The court pointed out that amending Sebastian’s birth certificate to include Mona as a parent would not have been sufficient to assert the portability of her parentage rights because a birth certificate is only prima facie evidence of parentage.  A birth certificate is a public record.  Under the Full Faith and Credit clause, a sister state can accord to that record no greater validity than the home state (30 Am Jur 2d, section 678).

The second issue addressed by the Surrogate Court in Matter of Sebastian goes to the equal protection of the laws:  are New York’s family law statutes as written gender-based and thus unconstitutional because they deny women of any sexual orientation the equal protection of the laws?  To be fair, these laws precede the civil rights and women’s movements, to say nothing of recent civil rights advances by the GLBT community.  But as written, New York’s statutory scheme privileges the paternity rights of biological and “putative” fathers and provides a way for fathers to assert their parental rights.  The statutory scheme does not provide women the same equal legal opportunity to assert their maternity rights.   And because the New York statutory scheme for parentage is gender-based, the Surrogate Court raised the constitutional issue of equal protection in its opinion .

Under constitutional analysis, gender-based classifications are subject to heightened scrutiny, meaning that the government must show that a statute is related to an important government objective.  Traditionally, this objective has been to make sure that the child does not become a ward of the state, and thus a financial burden.  The laws were written at a time when men provided most of the financial support for households.  But with more and more women in the workforce and women financially able to provide for their children, these statutes now create legal inequities where in the past they created financial protection for women and their children. 

The Surrogate Court found the New York statutes to be under inclusive, and chose to construe the statutes to avoid the constitutional infirmity, finding that the legislature would have chosen to extend parentage rights to genetic mothers and to provide the equal protection of the laws to genetic mothers like Mona.  The court provided to Mona the only remedy that would ensure full parentage rights and the portability of those rights anywhere in the world.  The court granted her petition to adopt her genetic child and the gestational child of her legal spouse.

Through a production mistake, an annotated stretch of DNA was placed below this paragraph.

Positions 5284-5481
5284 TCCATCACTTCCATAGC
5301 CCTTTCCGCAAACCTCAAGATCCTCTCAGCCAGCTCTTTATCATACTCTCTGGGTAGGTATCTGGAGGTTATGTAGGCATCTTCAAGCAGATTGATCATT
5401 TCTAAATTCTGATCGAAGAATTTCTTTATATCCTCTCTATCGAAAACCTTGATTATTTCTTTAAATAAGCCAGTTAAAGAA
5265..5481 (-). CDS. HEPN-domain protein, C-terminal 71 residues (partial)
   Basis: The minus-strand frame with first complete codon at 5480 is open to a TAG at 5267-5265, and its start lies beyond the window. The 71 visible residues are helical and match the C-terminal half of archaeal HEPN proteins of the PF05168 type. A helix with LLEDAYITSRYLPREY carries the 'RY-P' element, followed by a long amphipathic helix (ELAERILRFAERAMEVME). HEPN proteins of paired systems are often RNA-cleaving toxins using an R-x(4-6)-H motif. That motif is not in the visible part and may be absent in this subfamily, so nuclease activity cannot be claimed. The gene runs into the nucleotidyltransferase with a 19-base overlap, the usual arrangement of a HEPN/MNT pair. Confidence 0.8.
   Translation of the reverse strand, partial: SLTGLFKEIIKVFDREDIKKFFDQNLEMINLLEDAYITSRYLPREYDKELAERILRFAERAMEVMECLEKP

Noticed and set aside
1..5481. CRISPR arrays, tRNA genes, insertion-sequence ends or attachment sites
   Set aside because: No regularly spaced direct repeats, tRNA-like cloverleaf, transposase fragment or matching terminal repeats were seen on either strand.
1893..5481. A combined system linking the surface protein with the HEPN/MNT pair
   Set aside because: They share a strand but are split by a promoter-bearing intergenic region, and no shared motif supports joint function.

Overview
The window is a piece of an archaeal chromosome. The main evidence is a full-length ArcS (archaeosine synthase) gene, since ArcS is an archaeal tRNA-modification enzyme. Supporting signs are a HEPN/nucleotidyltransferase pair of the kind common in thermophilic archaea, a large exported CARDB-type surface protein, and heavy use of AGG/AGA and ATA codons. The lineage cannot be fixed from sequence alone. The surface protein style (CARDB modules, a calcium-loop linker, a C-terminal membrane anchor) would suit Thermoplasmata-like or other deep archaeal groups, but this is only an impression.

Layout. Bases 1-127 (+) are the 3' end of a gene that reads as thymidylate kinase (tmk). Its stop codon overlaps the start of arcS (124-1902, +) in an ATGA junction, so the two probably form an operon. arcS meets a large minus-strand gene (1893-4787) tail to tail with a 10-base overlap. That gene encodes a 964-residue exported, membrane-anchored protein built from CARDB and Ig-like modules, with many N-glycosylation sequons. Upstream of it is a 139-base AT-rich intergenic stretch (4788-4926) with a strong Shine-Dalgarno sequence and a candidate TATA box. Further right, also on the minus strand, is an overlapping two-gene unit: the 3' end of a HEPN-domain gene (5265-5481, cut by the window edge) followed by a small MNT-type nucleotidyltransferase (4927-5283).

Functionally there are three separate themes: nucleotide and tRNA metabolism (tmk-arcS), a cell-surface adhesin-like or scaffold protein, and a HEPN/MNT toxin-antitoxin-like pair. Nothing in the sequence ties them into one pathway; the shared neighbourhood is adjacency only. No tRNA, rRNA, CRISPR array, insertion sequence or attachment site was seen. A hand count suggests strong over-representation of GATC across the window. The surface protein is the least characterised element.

In the next part of this series, I will examine the role of second-parent adoptions in creating modern families.  I invite you to share this post and to join my list of subscribers to this blog by clicking on “Sign me up!” under Email Subscription on the left-hand side of the page so that you can receive a notification when the next installment has been published.   Thank you.

If you would like to discuss your own personal situation with me, you can get a free 30-minute consultation simply by filling out this contact form.   I will get back to you promptly.

Advertisements

One thought on “Defining Parentage in the Age of Surrogacy, Part 3: Mother at Law

Leave a Reply

Fill in your details below or click an icon to log in:

WordPress.com Logo

You are commenting using your WordPress.com account. Log Out / Change )

Twitter picture

You are commenting using your Twitter account. Log Out / Change )

Facebook photo

You are commenting using your Facebook account. Log Out / Change )

Google+ photo

You are commenting using your Google+ account. Log Out / Change )

Connecting to %s